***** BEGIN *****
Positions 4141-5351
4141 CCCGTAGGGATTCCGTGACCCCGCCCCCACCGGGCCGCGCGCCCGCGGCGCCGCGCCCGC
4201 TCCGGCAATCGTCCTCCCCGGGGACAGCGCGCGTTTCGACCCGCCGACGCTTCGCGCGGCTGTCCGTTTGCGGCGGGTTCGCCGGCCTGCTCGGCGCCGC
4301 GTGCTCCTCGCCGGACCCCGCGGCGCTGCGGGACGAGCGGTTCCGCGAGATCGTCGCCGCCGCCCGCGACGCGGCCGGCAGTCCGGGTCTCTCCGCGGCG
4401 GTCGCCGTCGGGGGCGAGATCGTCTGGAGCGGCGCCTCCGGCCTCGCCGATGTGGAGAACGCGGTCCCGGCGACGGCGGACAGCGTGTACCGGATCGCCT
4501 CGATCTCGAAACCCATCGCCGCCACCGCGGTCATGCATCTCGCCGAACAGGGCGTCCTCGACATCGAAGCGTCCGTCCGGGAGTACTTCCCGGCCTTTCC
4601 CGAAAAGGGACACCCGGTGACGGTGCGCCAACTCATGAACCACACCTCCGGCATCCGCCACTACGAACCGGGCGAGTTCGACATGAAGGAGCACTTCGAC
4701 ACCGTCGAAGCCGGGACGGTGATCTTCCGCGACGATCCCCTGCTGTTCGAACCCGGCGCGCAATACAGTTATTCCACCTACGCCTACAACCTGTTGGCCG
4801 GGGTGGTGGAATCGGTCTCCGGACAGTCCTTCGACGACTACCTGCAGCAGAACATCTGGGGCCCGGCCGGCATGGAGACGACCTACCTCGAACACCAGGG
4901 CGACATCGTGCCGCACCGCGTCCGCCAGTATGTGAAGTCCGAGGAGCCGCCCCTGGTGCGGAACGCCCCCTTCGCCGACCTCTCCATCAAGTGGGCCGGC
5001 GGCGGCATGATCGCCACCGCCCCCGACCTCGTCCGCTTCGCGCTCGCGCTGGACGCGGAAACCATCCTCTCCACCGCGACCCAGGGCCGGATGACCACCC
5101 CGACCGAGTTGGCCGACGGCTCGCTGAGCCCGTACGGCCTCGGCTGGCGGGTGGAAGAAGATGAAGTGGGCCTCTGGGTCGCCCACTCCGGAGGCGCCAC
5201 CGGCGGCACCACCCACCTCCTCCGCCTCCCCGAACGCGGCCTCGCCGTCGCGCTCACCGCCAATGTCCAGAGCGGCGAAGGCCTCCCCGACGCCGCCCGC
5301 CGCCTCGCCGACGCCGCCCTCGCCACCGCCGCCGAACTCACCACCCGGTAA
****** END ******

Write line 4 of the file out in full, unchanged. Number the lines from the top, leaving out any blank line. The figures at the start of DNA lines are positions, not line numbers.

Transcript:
4301 GTGCTCCTCGCCGGACCCCGCGGCGCTGCGGGACGAGCGGTTCCGCGAGATCGTCGCCGCCGCCCGCGACGCGGCCGGCAGTCCGGGTCTCTCCGCGGCG